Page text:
Workplace relationships can be tinder dry after an investigation. What happens next is very important for the parties, the investigator, the witnesses and the whole team or organisation. Post investigation work can be as intensive as investigative work. Worklogic Senior Investigator, Lisa Klug recommends the steps you should take to restore, rebuild and renew teams following the conclusion of a workplace investigation.
1. Don’t delay informing the parties of the outcome
Although reporting the findings of your investigation to the respondent and/or the complainant may involve giving bad news, having difficult conversations or managing conflict, do not delay giving the news. The respondent and the complainant will be highly anxious about the outcome and their future.
2. Provide enough information so that the parties can understand and accept the outcome
If the parties have any concerns about the investigation process and outcomes, be ready to reassure them about your process and the information (in broad terms) used to substantiate the allegations and decision making. Do not provide copies of the investigation report to the parties unless your policy requires this. A high level summary of the outcomes is best to avoid creating further tension in the workplace and to reduce the risk of victimization of witnesses. Focus on next steps, such as what the organisation is going to do in response to the findings and what support the participants need to work together.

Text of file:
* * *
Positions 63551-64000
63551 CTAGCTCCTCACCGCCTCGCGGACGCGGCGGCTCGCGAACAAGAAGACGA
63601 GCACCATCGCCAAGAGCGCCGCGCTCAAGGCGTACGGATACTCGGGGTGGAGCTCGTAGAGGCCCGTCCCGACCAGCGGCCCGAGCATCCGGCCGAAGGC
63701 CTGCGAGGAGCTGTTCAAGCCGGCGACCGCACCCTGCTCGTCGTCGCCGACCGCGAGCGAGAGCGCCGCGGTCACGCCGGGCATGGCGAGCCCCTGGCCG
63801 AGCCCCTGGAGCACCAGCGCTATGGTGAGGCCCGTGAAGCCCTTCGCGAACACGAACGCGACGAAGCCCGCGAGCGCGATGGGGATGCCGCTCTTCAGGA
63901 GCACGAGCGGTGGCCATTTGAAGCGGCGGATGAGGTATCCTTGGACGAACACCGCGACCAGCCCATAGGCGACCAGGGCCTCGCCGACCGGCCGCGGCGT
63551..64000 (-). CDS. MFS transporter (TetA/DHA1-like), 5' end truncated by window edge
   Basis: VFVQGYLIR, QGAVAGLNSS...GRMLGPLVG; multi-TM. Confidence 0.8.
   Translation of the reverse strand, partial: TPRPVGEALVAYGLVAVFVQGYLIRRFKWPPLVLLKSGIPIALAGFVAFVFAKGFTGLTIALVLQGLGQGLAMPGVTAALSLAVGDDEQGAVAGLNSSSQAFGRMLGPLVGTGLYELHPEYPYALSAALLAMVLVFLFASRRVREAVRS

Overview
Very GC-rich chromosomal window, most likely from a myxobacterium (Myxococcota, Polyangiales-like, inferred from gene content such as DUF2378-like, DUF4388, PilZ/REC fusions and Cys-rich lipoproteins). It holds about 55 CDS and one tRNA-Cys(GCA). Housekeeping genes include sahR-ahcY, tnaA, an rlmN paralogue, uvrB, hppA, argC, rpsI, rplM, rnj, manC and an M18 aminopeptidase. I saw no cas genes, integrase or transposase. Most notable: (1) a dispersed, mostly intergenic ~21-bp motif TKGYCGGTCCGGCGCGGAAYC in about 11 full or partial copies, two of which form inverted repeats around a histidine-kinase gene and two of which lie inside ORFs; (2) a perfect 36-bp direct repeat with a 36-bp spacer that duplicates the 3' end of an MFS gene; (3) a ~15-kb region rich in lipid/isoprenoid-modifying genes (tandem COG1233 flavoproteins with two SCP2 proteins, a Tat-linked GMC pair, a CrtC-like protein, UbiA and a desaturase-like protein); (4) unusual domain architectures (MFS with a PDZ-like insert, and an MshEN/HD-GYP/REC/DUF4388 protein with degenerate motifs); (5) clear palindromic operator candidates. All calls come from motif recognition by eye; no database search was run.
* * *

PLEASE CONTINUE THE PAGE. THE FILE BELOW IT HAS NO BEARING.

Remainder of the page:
3. Manage unhappy parties
If both parties remain in the workplace (or even if only one does), the fact that one has been proven “right” and the other “wrong”, will do little to improve their working relationship or their relationship with the friends or supporters of the party who has left the organisation. These seeds for long term conflict must be managed very carefully to support the employees and affirm the behavioural standards and desired workplace culture for everyone. Mediation or other restorative process between parties will usually be a minimum requirement. This process can enable the parties to explore their future working relationship and agree some “ground rules” about how they will work together.
4. Thank participants and address any fears about their involvement
Thank participants including witnesses individually for their participation and remind them that victimisation or retribution for their involvement is not tolerated.
Address fears, spoken and unspoken, witnesses may have about their involvement and how their evidence was used against either party. Explain as much as you can without breaking confidentiality. For example, tell them that the investigation has concluded, that findings of fact based on evidence from a number of sources have been reached and that the organisation will now take appropriate (confidential) disciplinary or other action that is required to address the behavioural issues.